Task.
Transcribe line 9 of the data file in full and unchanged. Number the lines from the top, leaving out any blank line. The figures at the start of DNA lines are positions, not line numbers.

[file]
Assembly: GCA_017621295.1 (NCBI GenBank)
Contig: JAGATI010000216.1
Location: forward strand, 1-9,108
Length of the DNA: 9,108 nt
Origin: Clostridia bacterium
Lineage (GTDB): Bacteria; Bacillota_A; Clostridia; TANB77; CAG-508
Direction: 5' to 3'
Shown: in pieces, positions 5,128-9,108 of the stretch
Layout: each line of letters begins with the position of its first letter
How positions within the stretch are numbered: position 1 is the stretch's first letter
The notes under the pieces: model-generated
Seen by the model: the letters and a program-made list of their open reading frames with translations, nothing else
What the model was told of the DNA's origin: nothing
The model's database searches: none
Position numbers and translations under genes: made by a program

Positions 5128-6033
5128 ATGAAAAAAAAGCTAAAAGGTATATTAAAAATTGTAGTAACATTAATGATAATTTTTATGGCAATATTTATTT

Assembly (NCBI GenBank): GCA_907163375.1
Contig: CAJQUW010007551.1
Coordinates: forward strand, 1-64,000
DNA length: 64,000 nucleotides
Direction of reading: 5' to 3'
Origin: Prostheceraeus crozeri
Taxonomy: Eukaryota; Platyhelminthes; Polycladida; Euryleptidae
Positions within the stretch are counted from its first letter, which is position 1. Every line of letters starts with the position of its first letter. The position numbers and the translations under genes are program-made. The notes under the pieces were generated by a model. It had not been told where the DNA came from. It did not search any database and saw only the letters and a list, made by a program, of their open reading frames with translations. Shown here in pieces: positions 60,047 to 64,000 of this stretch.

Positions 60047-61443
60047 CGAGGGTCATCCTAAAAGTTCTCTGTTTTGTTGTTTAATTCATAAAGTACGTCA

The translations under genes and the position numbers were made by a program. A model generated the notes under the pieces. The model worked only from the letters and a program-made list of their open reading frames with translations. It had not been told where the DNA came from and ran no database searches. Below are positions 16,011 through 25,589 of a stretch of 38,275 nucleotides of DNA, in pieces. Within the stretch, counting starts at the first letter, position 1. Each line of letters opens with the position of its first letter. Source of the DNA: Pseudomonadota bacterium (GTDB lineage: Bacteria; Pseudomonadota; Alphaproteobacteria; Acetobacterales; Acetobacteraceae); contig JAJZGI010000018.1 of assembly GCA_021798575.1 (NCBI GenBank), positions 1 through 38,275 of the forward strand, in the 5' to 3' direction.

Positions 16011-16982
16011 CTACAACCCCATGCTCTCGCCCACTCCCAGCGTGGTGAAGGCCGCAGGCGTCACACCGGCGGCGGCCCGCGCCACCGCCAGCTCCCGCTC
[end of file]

Layout: each line of letters begins with the position of its first letter